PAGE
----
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Encore of Revival: America, June 11, 2018

Reciprocal trade is the trend of everyone. Canada charges 270% tariffs on US dairy in the midst of the NAFTA “free trade” agreement, Trump threatens to charge other tariffs if trade isn’t even, and Trudeau objects to reciprocal tariffs and threatens them at the same summit. If the results were allowed to speak for themselves, it would be hard to know if anyone wants free trade or reciprocal tariffs or if people just want to argue. But, the results aren’t in yet. Until they are, we don’t know.

Trump left a G7 summit, wishing it were a G8 summit to include Russia, making it a G6 summit while he left for his own G2 summit in Singapore with Kim Jong-Un. Trump solidified the certainty of that summit by canceling it. Reciprocal trade will almost surely be on the shelf. The Western press can’t not speculate, especially with the old wives tale that investment is the primary source of economic stimulation—generally overlooking hard work, balancing free markets with regulation, and ingenuity.

The reason Russia is not at the G 7/8 summit is because it took back Crimea via referendum. Khrushchev gave Crimea to the Ukraine in 1954, which was a controversy all to its own. The Obama administration’s response was to alienate Russia. Russia’s main faux pas in the recovery of Crimea was flying its Russian flag over a government building taken by Russian soldiers prior to the referendum, but that received little attention. The West’s opinion at the time was largely limited to who should own what territory in Ukraine and Russia.

Amazon is listening and respecting the religious needs of its Muslim workers in the Twin Cities. Fasting is hot work and the Muslim immigrants need a cooler, slower-paced work environment during Ramadan. No word in the news, however, on reciprocal trade working conditions, such as whether Amazon has negotiated for disposable barbecue celebrations for Taoists on Chinese holidays or fish Friday for Catholics who have so generously immigrated to Muslim countries.

Talk show news punetdom is losing, in life, a lion of the mind, Charles Krauthammer. When the other talking heads from the Potomac beltway and NPR niggled over opinions of the press and heads of state, Krauthammer explained the three step process of delivering a nuclear weapon and where Kim Jong-Il had made progress within those steps. He resented terms like “Washington establishment” and also objected to Trump for fighting against an establishment he deemed mythical. He represented a sobering voice of reason and calm, disagreed with almost everyone about something, politely held to his own opinions, and remained courteous in discussion. He shared a letter within the past few days that cancer is ending his life and he has only weeks to live. The world of ideas and politics already misses him.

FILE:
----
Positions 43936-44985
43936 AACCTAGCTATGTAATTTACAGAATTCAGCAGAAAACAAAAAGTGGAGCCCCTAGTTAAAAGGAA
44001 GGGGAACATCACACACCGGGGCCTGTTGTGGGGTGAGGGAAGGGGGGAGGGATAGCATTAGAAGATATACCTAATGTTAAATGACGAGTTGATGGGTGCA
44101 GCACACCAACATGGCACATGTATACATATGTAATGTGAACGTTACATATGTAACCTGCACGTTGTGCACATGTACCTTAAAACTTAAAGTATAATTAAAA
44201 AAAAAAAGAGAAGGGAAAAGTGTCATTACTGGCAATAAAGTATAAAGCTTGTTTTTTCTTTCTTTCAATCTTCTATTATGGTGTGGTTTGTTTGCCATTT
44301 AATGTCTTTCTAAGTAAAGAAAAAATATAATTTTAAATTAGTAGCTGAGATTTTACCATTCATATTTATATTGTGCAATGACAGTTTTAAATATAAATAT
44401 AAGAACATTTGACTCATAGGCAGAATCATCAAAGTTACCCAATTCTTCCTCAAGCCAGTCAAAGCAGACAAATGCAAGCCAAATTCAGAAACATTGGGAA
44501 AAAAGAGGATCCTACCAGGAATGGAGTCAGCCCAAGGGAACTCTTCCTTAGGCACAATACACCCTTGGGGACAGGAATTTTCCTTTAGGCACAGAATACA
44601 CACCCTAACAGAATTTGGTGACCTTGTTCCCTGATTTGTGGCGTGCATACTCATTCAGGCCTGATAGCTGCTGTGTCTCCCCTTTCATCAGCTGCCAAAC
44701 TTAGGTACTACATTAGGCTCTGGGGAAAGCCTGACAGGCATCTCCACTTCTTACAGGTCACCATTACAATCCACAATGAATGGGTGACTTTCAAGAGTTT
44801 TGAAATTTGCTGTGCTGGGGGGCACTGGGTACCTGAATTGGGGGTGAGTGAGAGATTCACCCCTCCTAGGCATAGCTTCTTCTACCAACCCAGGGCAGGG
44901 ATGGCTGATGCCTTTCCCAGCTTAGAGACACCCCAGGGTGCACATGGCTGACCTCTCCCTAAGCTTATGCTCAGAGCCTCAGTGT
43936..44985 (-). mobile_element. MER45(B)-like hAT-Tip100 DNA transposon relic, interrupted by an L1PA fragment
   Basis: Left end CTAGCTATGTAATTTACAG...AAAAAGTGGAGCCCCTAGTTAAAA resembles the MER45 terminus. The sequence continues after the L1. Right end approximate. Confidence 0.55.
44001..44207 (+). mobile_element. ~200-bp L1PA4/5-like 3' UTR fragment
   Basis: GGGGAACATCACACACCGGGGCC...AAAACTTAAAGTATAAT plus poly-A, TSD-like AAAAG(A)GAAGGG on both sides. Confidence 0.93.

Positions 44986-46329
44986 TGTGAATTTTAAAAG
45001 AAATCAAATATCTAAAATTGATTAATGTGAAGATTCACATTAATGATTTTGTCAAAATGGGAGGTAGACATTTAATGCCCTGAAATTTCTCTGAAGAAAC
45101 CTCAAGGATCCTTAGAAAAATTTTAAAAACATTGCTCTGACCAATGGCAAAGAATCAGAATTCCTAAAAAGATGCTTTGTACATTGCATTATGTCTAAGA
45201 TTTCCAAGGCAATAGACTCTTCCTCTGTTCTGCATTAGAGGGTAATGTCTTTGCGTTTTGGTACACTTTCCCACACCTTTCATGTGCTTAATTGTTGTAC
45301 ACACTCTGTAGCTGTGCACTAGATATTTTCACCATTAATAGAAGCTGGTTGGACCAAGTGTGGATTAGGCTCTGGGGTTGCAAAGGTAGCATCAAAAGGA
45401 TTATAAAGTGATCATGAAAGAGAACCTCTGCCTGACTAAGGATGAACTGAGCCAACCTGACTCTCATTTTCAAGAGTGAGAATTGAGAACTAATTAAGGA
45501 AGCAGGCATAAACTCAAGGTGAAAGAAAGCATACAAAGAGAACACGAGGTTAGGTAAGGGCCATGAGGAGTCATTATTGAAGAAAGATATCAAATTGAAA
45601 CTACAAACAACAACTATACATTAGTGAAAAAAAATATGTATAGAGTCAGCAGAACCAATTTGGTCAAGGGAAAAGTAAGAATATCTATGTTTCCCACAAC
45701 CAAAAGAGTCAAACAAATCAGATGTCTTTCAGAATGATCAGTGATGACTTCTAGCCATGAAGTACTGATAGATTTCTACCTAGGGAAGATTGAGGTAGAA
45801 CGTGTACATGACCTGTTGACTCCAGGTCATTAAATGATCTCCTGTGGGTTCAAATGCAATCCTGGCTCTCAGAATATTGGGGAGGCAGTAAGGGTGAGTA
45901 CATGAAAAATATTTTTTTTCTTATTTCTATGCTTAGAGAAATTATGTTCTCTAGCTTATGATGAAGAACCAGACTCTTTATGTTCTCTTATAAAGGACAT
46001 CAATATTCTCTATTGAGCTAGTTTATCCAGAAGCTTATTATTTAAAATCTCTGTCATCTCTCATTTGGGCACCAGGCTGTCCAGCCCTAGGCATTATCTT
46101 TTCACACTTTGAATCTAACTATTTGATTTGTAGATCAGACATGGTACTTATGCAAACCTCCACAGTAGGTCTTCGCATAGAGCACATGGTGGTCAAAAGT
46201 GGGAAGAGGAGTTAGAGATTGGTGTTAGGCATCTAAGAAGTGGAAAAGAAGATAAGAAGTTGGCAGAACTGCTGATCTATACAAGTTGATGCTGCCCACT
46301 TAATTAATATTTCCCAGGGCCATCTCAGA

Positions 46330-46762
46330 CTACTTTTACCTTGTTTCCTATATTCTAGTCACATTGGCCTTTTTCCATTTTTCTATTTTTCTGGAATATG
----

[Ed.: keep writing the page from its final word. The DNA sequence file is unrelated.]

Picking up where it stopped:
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Cadence of Conflict: Asia, June 4, 2018

North Korea inches further and further toward talks with the US. China fears this. If Kim Jong-Un get in the same room as the man who wrote The Art of the Deal, North Korea could become a stronger ally to the US than even South Korea overnight. That would likely lead to a quick reunification of the Korean Peninsula, as well as other shifts in power, even before any alliance might be formalized. But, Trump’s deal-making reputation should bring no shocks to what is about to transpire in the Singapore Summit.

Then, there’s China, about to be left behind. The hardline crackdown on free speech throughout China won’t be without consequence. Symphony has been saying so for years; Albert Ho effectively said the same, quoted in a Bloomberg article dated June 4. Party power is getting brittle. But, the consequences of brutal brittality are rarely explored. So, here goes.

Hong Kong won’t shut up anytime soon. The whining, whimpering bratty students of Hong Kong may be wrong to demand rights when freedom was largely handed to them by the British. But, those bratty students sure are drawing a press load of attention to China. That alone should be a heavy factor in logistics calculation. Hong Kong is a megaphone for any anti-China sentiment because the world reads about Hong Kong every day. After all, Hong Kong is “Asia’s World City”.

But, then there’s the problem of cracking down within “China proper”, the Mainland governed directly by Beijing, not a SAR like Hong Kong or Macau. If China considers friendly sarcasm to be a threat within China—that means tech companies and hardware manufacturers won’t have candid conversations about quality control and competitive design. Once free speech becomes a minefield, people will divert mental resources away from fee and open brainstorming toward making sure that they don’t say anything offensive. The key to good brainstorm sessions and innovation is that nothing is off the table and no one is allowed to take offense at anything whatsoever. That’s can’t happen in China anymore. Bye-bye Western manufacturing paradise. It’s only a matter of time before Western outsourcing brands figure it out. One little story, like an innovator being locked up for a tech suggestion because it was interpreted as “opposing to the Party”, might plunge Chinese factory stocks into the void below.

“Single-Party Rule” is the key topic now, at least according to Western papers. That’s the protest mantra in Hong Kong. It’s the talking point of headlines and marches. It is the so-called “problem” as is being presented to the world. The Western press is on a path for reporting a narrative that stirs sentiment for two-party rule in China. Whether it’s a typhoon, an earthquake, a solar flare, or some other “act of God”, if China suddenly adopts a two-party system, Western newspaper readers will have already been prepped to think it is a good thing.

Then, there’s Vietnam, exploring foreign investment “zones”. Deserved or unfair, distrust is stirring against China as a place of investment. This will have a double-edged effect in Vietnam. Firstly, Western manufacturing will flock to Vietnam as a way of fleeing the newspaper villain, China. But, with a Communist Party having total rule in Vietnam, Western investors will demand certain assurances before dumping too much money into yet another single-party market. Sooner or later, we could be looking at Vietnam adopting a friendly two-party system as a stronger strategy of competing with China. That will only add to the momentum of change in East Asia.